You can also use an option file to set
max_allowed_packet. For example, to set the
size for the server to 16MB, add the following lines in an
It is safe to increase the value of this variable because the extra memory is allocated only when needed. For example, mysqld allocates more memory only when you issue a long query or when mysqld must return a large result row. The small default value of the variable is a precaution to catch incorrect packets between the client and server and also to ensure that you do not run out of memory by using large packets accidentally.
You can also get strange problems with large packets if you are
BLOB values but have not given
mysqld access to enough memory to handle the
query. If you suspect this is the case, try adding
ulimit -d 256000 to the beginning of the
mysqld_safe script and restarting
The server error log can be a useful source of information about
connection problems. See Section 5.12.1, “The Error Log”. If you
start the server with the
option, you might find messages like this in your error log:
010301 14:38:23 Aborted connection 854 to db: 'users' user: 'josh'
Aborted connections messages appear in the
error log, the cause can be any of the following:
The client program did not call
The client had been sleeping more than
interactive_timeoutseconds without issuing any requests to the server. See Section 5.2.2, “Server System Variables”.
The client program ended abruptly in the middle of a data transfer.
When any of these things happen, the server increments the
Aborted_clients status variable.
The server increments the
status variable when the following things happen:
A client doesn't have privileges to connect to a database.
A client uses an incorrect password.
A connection packet doesn't contain the right information.
It takes more than
connect_timeoutseconds to get a connect packet. See Section 5.2.2, “Server System Variables”.
If these kinds of things happen, it might indicate that someone is trying to break into your server!
Other reasons for problems with aborted clients or aborted connections:
Use of Ethernet protocol with Linux, both half and full duplex. Many Linux Ethernet drivers have this bug. You should test for this bug by transferring a huge file via FTP between the client and server machines. If a transfer goes in burst-pause-burst-pause mode, you are experiencing a Linux duplex syndrome. The only solution is switching the duplex mode for both your network card and hub/switch to either full duplex or to half duplex and testing the results to determine the best setting.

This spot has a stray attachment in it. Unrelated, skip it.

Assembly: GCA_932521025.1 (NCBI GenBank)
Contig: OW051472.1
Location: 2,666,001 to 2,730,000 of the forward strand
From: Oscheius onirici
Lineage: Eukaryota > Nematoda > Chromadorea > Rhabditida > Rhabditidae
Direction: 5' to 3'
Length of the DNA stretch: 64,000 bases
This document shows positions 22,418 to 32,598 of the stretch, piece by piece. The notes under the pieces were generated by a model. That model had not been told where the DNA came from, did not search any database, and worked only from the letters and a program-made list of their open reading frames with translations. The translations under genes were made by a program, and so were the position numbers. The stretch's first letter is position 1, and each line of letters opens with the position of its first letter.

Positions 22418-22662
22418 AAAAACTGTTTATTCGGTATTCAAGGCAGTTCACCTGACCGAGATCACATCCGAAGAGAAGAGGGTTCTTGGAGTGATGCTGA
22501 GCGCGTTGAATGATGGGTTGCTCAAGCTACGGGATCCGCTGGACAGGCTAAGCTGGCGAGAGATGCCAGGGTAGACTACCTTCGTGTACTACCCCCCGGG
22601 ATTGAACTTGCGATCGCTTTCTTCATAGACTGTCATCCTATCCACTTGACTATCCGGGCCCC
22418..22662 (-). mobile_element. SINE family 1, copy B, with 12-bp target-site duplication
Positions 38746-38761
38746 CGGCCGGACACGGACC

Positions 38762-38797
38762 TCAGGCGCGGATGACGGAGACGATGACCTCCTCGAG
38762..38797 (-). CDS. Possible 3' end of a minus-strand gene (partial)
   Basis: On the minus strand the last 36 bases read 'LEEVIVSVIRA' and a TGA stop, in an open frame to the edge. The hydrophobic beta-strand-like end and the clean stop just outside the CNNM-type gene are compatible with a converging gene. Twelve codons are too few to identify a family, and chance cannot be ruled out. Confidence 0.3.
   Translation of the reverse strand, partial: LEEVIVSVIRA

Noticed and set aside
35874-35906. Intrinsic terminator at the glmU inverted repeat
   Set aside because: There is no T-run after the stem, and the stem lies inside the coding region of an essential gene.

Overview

Some problem with the thread library that causes interrupts on reads.
Badly configured TCP/IP.
Faulty Ethernets, hubs, switches, cables, and so forth. This can be diagnosed properly only by replacing hardware.
max_allowed_packetvariable value is too small or queries require more memory than you have allocated for mysqld. See Section A.2.9, “
Packet too large”.
There are several ways a full-table error can occur:
You are using a MySQL server older than 3.23 and an in-memory temporary table becomes larger than
tmp_table_sizebytes. To avoid this problem, you can use the
valoption to make mysqld increase the temporary table size or use the SQL option
SQL_BIG_TABLESbefore you issue the problematic query. See Section 13.5.3, “
You can also start mysqld with the
--big-tablesoption. This is exactly the same as using
SQL_BIG_TABLESfor all queries.
As of MySQL 3.23, this problem should not occur. If an in-memory temporary table becomes larger than
tmp_table_size, the server automatically converts it to a disk-based
You are using
InnoDBtables and run out of room in the
InnoDBtablespace. In this case, the solution is to extend the
InnoDBtablespace. See Section 14.2.7, “Adding and Removing
InnoDBData and Log Files”.
You are using
MyISAMtables on an operating system that supports files only up to 2GB in size and you have hit this limit for the data file or index file.
You are using a
MyISAMtable and the space required for the table exceeds what is allowed by the internal pointer size. If you don't specify the
MAX_ROWStable option when you create a table, MySQL uses the
myisam_data_pointer_sizesystem variable. From MySQL 5.0.6 on, the default value is 6 bytes, which is enough to allow 256TB of data. Before MySQL 5.0.6, the default value is 4 bytes, which is enough to allow only 4GB of data. See Section 5.2.2, “Server System Variables”.
You can check the maximum data/index sizes by using this statement:
SHOW TABLE STATUS FROM database LIKE '
You also can use myisamchk -dv /path/to/table-index-file.
If the pointer size is too small, you can fix the problem by using
You have to specify
AVG_ROW_LENGTHonly for tables with
TEXTcolumns; in this case, MySQL can't optimize the space required based only on the number of rows.
If you get an error of the following type for some queries, it means that MySQL cannot create a temporary file for the result set in the temporary directory:
Can't create/write to file '\\sqla3fe_0.ism'.
The preceding error is a typical message for Windows; the Unix message is similar.
One fix is to start mysqld with the
--tmpdir option or to add the option to the
[mysqld] section of your option file. For
example, to specify a directory of
use these lines:
C:\temp directory must exist and have
sufficient space for the MySQL server to write to. See
Section 4.3.2, “Using Option Files”.
Another cause of this error can be permissions issues. Make sure
that the MySQL server can write to the